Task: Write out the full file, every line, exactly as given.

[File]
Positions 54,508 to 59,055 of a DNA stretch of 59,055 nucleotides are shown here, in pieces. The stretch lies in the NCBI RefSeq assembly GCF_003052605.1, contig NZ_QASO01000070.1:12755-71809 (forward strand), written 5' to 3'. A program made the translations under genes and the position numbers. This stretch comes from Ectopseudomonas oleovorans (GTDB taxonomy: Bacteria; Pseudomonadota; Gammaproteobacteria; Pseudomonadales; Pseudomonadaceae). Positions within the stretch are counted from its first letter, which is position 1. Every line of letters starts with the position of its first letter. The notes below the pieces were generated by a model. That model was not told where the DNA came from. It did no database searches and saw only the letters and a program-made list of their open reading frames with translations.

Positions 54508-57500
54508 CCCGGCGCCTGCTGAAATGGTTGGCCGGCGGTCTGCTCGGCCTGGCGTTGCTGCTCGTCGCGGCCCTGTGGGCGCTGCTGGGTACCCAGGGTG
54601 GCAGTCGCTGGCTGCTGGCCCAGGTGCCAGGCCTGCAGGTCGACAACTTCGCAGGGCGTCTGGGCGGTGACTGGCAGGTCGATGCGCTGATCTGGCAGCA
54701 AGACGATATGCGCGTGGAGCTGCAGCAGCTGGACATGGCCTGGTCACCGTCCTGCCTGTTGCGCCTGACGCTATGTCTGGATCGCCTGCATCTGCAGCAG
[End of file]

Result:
Positions 54,508 to 59,055 of a DNA stretch of 59,055 nucleotides are shown here, in pieces. The stretch lies in the NCBI RefSeq assembly GCF_003052605.1, contig NZ_QASO01000070.1:12755-71809 (forward strand), written 5' to 3'. A program made the translations under genes and the position numbers. This stretch comes from Ectopseudomonas oleovorans (GTDB taxonomy: Bacteria; Pseudomonadota; Gammaproteobacteria; Pseudomonadales; Pseudomonadaceae). Positions within the stretch are counted from its first letter, which is position 1. Every line of letters starts with the position of its first letter. The notes below the pieces were generated by a model. That model was not told where the DNA came from. It did no database searches and saw only the letters and a program-made list of their open reading frames with translations.

Positions 54508-57500
54508 CCCGGCGCCTGCTGAAATGGTTGGCCGGCGGTCTGCTCGGCCTGGCGTTGCTGCTCGTCGCGGCCCTGTGGGCGCTGCTGGGTACCCAGGGTG
54601 GCAGTCGCTGGCTGCTGGCCCAGGTGCCAGGCCTGCAGGTCGACAACTTCGCAGGGCGTCTGGGCGGTGACTGGCAGGTCGATGCGCTGATCTGGCAGCA
54701 AGACGATATGCGCGTGGAGCTGCAGCAGCTGGACATGGCCTGGTCACCGTCCTGCCTGTTGCGCCTGACGCTATGTCTGGATCGCCTGCATCTGCAGCAG